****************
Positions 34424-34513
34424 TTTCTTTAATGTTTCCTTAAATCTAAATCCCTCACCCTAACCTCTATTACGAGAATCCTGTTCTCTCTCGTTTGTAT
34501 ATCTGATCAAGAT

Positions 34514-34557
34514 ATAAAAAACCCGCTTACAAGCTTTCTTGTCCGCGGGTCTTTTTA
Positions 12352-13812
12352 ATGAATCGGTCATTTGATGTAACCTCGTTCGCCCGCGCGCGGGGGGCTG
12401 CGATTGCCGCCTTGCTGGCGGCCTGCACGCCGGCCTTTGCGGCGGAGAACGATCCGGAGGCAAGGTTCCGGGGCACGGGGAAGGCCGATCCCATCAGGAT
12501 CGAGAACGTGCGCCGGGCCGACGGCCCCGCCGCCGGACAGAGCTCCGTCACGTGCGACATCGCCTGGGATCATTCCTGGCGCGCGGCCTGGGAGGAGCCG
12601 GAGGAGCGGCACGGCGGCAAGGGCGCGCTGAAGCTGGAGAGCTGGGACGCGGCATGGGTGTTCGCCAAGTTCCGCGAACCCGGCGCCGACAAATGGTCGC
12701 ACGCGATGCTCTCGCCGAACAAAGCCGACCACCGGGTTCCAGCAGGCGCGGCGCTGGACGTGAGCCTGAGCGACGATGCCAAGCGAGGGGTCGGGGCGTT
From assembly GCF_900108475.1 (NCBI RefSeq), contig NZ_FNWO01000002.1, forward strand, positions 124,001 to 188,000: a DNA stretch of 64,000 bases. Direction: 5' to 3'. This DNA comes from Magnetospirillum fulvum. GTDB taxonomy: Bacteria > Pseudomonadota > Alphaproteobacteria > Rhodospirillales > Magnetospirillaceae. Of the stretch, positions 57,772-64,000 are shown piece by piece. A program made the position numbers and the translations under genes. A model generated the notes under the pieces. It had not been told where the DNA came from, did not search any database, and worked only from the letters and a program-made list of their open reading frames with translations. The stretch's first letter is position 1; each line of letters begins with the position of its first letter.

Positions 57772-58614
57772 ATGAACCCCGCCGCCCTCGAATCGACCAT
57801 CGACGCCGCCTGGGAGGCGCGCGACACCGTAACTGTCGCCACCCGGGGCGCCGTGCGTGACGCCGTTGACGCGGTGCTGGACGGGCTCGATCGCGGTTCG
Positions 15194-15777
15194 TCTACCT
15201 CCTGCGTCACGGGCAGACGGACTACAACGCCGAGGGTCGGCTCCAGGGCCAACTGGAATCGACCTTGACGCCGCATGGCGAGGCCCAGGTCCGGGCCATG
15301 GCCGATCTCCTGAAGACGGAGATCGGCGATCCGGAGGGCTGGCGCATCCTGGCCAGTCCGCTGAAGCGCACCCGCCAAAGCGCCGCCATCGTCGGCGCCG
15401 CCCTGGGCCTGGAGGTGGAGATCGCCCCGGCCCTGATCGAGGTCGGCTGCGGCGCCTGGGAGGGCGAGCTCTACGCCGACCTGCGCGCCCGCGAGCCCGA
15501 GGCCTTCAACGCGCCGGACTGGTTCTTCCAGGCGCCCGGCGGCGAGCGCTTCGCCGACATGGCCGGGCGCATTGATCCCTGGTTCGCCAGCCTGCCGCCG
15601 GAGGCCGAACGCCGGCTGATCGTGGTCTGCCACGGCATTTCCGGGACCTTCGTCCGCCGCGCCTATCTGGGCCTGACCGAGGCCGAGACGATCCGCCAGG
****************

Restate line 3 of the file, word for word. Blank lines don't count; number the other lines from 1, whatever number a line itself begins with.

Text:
34501 ATCTGATCAAGAT